Thread: 70V too much for my motors?
Hi, I have tried to find out what voltages my motors (and others in general) can handle, but can not say I feel any smarter. So I resort to the gurus!
Couple of years ago before I knew anything at all, and this forum was way far into the future to be discovered, I bought 4 motors kit from cncrouterparts.com
They were bought because they were recommended by someone knowing a little more than me, and the fact they had low inductance. It had to be good enough for my 6040 engraver.
Now a new machine have emerged out of scraps and parts from distance parts of the world. And I want to get the most out of them.
The question is, should I go ahead and build a linear power supply that gives 70VDC and 12A? Will these motors run on that voltage? From my limited understanding, it is the amperage that burns them? (As in incorrectly configured drivers maybe?)
I appreciate any input!
It's the drives that will limit you. So what drives are you using?..Clive
Like Clive says the Drives used play big part in how the current is handled. Also the Max voltage they can handle is important.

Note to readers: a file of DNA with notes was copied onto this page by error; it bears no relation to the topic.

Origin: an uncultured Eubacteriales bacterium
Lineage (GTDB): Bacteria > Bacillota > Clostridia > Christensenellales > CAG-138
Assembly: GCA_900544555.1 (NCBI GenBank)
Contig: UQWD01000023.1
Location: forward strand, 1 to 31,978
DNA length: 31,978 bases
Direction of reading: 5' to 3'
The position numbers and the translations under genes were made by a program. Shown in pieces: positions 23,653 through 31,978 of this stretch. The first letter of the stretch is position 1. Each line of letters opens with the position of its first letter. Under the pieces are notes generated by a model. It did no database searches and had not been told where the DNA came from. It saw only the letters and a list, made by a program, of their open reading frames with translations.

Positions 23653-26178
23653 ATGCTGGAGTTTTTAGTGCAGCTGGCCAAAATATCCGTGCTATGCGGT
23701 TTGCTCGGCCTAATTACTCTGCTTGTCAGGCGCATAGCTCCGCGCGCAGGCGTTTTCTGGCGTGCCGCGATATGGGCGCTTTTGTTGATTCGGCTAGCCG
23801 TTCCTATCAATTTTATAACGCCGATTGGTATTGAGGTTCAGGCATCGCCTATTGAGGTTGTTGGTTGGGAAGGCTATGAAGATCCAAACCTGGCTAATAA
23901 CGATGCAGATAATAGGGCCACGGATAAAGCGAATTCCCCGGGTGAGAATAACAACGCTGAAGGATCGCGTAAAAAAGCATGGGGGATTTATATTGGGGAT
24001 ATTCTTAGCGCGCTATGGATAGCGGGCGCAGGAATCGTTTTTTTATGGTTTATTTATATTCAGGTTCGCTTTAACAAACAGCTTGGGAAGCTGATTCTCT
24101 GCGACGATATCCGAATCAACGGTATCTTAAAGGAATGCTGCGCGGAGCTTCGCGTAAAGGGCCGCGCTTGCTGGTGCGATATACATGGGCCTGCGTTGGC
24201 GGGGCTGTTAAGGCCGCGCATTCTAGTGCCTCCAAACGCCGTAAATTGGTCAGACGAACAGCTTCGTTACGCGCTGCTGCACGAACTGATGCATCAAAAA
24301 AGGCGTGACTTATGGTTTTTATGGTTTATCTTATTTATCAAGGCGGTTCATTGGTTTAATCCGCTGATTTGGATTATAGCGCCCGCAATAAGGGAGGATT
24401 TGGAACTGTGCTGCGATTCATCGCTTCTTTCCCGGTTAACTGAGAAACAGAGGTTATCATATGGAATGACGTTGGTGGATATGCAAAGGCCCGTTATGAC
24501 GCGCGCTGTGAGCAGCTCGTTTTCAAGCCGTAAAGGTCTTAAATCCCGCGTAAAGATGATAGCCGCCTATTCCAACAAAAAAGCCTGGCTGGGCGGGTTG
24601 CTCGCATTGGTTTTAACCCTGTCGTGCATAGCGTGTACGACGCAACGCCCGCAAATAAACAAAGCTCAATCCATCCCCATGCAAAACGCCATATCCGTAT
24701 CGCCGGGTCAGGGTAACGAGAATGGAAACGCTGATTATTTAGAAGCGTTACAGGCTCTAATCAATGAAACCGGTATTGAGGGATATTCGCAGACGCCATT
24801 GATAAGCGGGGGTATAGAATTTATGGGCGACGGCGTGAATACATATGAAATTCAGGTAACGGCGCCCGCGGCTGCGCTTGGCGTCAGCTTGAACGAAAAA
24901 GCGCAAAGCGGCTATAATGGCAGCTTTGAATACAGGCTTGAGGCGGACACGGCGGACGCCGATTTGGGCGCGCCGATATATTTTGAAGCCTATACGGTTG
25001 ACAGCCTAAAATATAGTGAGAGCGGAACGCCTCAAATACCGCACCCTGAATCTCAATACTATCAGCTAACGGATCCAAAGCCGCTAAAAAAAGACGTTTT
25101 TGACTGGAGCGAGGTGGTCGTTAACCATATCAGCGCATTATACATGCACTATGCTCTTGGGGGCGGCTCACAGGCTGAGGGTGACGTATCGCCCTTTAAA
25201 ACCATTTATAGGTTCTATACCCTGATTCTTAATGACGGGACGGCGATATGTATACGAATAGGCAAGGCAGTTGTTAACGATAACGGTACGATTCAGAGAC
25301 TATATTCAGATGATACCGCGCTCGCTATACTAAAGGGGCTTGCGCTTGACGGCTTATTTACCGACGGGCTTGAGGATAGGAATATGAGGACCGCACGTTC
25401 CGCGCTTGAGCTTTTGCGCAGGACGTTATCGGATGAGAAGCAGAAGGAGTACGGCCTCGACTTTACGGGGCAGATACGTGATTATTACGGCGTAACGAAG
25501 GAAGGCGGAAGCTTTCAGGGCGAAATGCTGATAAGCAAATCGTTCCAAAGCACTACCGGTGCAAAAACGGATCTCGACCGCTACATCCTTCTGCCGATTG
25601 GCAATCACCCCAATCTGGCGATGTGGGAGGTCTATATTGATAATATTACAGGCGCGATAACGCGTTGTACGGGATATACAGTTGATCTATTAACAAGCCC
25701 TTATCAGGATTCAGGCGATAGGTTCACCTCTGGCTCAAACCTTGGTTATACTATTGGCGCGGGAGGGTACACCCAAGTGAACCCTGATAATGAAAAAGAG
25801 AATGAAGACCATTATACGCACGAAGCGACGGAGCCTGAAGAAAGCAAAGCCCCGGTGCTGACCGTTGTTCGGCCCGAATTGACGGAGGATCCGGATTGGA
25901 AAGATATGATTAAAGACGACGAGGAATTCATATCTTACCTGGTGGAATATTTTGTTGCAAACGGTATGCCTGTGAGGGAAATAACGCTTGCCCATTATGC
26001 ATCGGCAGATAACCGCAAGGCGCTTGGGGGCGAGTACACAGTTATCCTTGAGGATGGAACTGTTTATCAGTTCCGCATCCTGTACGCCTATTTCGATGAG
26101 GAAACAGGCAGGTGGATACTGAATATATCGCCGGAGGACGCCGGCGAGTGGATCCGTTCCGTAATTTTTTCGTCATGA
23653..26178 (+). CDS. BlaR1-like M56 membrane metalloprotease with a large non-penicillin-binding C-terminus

The motors will handle 70v no problem but you'll want 80V drives rather than 75v. This will give you plenty of safety margin and ensure the drives are not stressed or worse blown up thru back Emf.
So to answer your next question. The drives you want are Digital and the ones of choice are either Leadshine EM806 or AM882. Very little difference between them except the AM drives tend to be cheaper. The EM superceded the AM but in terms of performance there's not lot of difference. Em are slight smoother at lower speeds.
Excellent! I decided to use 70V because I went with the AM882 drives. So it seems I will go ahead and order the parts for the power supply this weekend!
There will be 4 motors driven by it first, but hopefully a 4th axis will be operational after a while.
So will a 625VA be enough to supply 5 motors? My calculation is as follows:
4.2A ea motor * 5 = 20A. Assume I need only supply 60% of the power needed: 0.6 * 20A = 12A
I think you will be fine with that you might need a D rated MCB though to cope with the inrush current..Clive
Not sure how accurate it is, but it tells a picture of how its going to work?
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